Program Notes

ACHILLE-CLAUDE DEBUSSY (He dropped the name Achille in 1892.)

BORN: August 22, 1862. Saint Germain-en-Laye, Départment of Seine-et-Oise, France

DIED: March 25, 1918. Paris, France

COMPOSED: Between 1897 and 1899, drawing on some material sketched as early as 1892

WORLD PREMIERE: The first two nocturnes only were performed at the Concerts Lamoureux in Paris on December 9, 1900, Camille Chevillard conducting. The complete set was given for the first time by the same performers on October 27, 1901

US PREMIERE: February 10, 1904. B.J. Lang conducted at a Chickering Production concert in Boston

SFS PERFORMANCES: FIRST—Alfred Hertz conducted Fêtes in October 1919. Pierre Monteux led the first SFS performances of all three nocturnes in January 1936. MOST RECENT—February 2007. Michael Tilson Thomas conducted

INSTRUMENTATION: 3 flutes, 2 oboes, English horn, 2 clarinets, 3 bassoons, 4 horns, 3 trumpets, 3 trombones, tuba, two harps, timpani, cymbals, snare drum, and strings, to which a chorus of sopranos and altos is added for Sirènes

DURATION: About 24 mins

THE BACKSTORY Debussy’s loveliness is nothing short of exquisite—and nowhere more than in the three symphonic movements that make up his Nocturnes: Nuages (Clouds), Fêtes (Festivals), and Sirènes (Sirens). Debussy’s first orchestral work following the groundbreaking Prélude à L’Après-midi d’un faune, it stands as a series of distinct tone poems. Their genesis dates to 1892-94, when the composer embarked on writing Trois scènes de crepuscule (“Three Twilight Scenes”), which he described frankly as experiments in orchestral groupings. He gave up on that project, but several years later he recycled some of the material he had sketched into Nocturnes.

Each of the movements evokes a specific landscape and each is a masterpiece of sensual orchestration. Monet, Renoir, Whistler, Turner, Baudelaire, Mallarmé, Mussorgsky, Wagner: all of these, and all their different arts, have been regularly evoked in discussions of Nocturnes—particularly Whistler, who bestowed the same title on a series of his atmospheric paintings. Whatever the influences, Debussy’s language here is instantly recognizable as his own, whether in the hazy impressionism of Nuages, the bright-hued animation of Fêtes, or the ceaseless undulation of Sirènes, in which the composer extravagantly employed a textless women’s choir to push seductive mystery to its very limit.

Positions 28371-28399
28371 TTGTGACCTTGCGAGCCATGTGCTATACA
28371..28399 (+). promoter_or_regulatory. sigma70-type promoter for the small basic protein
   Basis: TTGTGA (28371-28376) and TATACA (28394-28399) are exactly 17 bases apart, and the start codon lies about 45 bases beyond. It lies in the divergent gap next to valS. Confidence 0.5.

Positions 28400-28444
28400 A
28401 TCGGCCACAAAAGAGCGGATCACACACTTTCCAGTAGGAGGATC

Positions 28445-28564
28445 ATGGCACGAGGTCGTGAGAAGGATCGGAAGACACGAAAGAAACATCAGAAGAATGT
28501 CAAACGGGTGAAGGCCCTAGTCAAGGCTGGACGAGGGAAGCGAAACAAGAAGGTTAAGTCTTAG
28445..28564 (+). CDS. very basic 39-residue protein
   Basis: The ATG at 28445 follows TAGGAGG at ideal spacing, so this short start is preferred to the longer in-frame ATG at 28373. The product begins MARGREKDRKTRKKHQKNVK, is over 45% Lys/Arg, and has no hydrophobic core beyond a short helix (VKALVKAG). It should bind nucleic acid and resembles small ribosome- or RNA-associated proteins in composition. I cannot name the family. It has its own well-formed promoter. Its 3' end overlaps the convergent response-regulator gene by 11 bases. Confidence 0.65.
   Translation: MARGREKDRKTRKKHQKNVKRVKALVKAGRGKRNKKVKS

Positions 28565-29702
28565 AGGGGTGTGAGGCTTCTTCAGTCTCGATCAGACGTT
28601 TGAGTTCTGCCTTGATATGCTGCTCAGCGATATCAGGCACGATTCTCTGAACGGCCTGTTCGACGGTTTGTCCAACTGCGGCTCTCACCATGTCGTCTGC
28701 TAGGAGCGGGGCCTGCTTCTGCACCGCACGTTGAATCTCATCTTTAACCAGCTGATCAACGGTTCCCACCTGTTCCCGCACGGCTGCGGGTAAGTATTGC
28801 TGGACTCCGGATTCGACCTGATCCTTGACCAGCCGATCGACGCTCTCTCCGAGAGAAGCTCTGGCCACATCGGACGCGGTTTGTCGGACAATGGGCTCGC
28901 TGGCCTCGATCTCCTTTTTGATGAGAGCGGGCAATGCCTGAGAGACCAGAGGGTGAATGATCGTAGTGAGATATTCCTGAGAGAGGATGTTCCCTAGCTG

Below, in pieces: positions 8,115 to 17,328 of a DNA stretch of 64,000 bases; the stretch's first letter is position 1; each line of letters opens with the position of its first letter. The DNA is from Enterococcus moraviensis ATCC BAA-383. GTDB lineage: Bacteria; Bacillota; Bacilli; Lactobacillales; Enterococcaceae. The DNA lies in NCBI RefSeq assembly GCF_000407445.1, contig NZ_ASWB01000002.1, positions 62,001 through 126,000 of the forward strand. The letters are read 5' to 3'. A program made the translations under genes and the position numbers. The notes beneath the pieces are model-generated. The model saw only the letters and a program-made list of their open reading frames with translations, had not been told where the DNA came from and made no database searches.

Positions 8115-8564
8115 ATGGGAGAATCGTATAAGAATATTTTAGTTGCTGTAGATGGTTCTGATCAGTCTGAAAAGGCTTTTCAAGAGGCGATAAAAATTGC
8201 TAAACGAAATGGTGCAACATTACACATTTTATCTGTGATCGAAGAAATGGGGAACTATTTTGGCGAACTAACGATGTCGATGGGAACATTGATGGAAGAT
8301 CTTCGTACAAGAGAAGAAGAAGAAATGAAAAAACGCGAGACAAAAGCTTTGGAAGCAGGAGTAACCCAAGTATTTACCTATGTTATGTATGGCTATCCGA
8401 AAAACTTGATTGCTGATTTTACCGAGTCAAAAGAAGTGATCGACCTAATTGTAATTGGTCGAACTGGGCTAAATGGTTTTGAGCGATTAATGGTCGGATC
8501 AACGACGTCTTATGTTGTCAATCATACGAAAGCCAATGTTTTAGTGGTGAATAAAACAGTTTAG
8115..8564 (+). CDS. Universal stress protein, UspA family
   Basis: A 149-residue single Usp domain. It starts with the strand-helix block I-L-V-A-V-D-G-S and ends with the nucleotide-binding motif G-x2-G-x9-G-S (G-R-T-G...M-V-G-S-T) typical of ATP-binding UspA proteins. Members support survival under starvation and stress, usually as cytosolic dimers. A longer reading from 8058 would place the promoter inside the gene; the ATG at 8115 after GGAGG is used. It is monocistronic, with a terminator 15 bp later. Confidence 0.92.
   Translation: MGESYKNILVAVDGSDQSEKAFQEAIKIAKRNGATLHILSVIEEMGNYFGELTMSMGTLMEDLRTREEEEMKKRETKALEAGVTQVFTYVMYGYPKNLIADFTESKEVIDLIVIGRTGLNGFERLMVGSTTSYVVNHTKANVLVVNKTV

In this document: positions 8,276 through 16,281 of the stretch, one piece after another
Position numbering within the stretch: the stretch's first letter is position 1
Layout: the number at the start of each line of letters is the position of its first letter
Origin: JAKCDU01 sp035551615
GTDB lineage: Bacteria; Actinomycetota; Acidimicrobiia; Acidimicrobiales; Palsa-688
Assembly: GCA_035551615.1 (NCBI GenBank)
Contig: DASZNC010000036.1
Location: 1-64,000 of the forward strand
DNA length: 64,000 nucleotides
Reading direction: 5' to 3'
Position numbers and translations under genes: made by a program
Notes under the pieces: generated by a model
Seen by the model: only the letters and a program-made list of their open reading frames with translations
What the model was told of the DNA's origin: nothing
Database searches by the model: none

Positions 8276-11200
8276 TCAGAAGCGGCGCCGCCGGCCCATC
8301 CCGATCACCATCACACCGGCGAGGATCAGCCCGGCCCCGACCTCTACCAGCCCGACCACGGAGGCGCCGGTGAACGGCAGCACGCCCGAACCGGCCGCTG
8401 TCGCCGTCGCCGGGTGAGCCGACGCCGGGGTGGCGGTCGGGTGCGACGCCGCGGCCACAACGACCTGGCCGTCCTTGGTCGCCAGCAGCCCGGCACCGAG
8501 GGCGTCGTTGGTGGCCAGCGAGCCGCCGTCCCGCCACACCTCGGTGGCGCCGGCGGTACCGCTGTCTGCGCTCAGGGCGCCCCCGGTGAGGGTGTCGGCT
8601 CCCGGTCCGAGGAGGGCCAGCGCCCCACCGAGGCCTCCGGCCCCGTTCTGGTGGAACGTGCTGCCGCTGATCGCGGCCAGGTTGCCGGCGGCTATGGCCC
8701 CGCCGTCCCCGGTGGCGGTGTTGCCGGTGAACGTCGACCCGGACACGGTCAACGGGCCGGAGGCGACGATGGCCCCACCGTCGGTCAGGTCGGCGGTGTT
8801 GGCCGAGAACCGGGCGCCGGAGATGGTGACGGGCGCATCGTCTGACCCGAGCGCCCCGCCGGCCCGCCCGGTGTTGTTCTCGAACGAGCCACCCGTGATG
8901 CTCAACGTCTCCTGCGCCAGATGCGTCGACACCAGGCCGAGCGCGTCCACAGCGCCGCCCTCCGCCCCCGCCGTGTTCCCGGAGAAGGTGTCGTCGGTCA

Nocturnes was received enthusiastically at its premiere, and would be the piece that definitively established Debussy’s reputation in musical Paris. As Debussy’s biographer Léon Vallas reported:

It delighted a certain number of music lovers—the most sensitive but perhaps not the most cultivated, paradoxical as this may seem—but a great many others were disappointed. The professors who respected classical usage and the conservatives who were faithful to the traditional habits were once more horrified. They were bewildered by an instrumentation that was so utterly different from the opaque style to which they were accustomed. The absolute freedom of the harmony caused even more amazement than the other elements of this music.”

But, Vallas continued, “Owing to the success of the Nocturnes, even those musical analysts who were the most antagonistic to progress found themselves obliged to take the new art into consideration. The composer himself, as he wrote to [the critic] Pierre Lalo, was only timidly endeavoring “to rid music of the legacy of clumsy, falsely interpreted traditions, under whose weight the art seemed likely to succumb.”

THE MUSIC Though Debussy was normally averse to “explaining” his compositions in any detail, he consented to provide a verbal commentary on each of the nocturnes. He undoubtedly describes Nocturnes as well as anyone could:

The title Nocturnes is to be interpreted here in a general and, more particularly, in a decorative sense. Therefore, it is not meant to designate the usual form of the Nocturne, but rather all the various impressions and the special effects of light that the word suggests. Nuages renders the immutable aspect of the sky and the slow, solemn motion of the clouds, fading away in gray tones lightly tinged with white. Fêtes gives us the vibrating, dancing rhythm of the atmosphere with sudden flashes of light. There is also the episode of the procession (a dazzling fantastic vision) which passes through the festive scene and becomes merged with it. But the background remains persistently the same: the festival with its blending of music and luminous dust participating in the cosmic rhythm. Sirènes depicts the sea and its countless rhythms and presently, amongst the waves silvered by the moonlight, is heard the mysterious song of the Sirens as they laugh and pass on.—James M. Keller

LISTEN AGAIN: Michael Tilson Thomas conducting the Philharmonia Orchestra (Sony Classical) 

 A different version of James M. Keller’s Nocturnes note previously appeared in the program books of the New York Philharmonic and is reprinted with permission. © New York Philharmonic

(May 2019)

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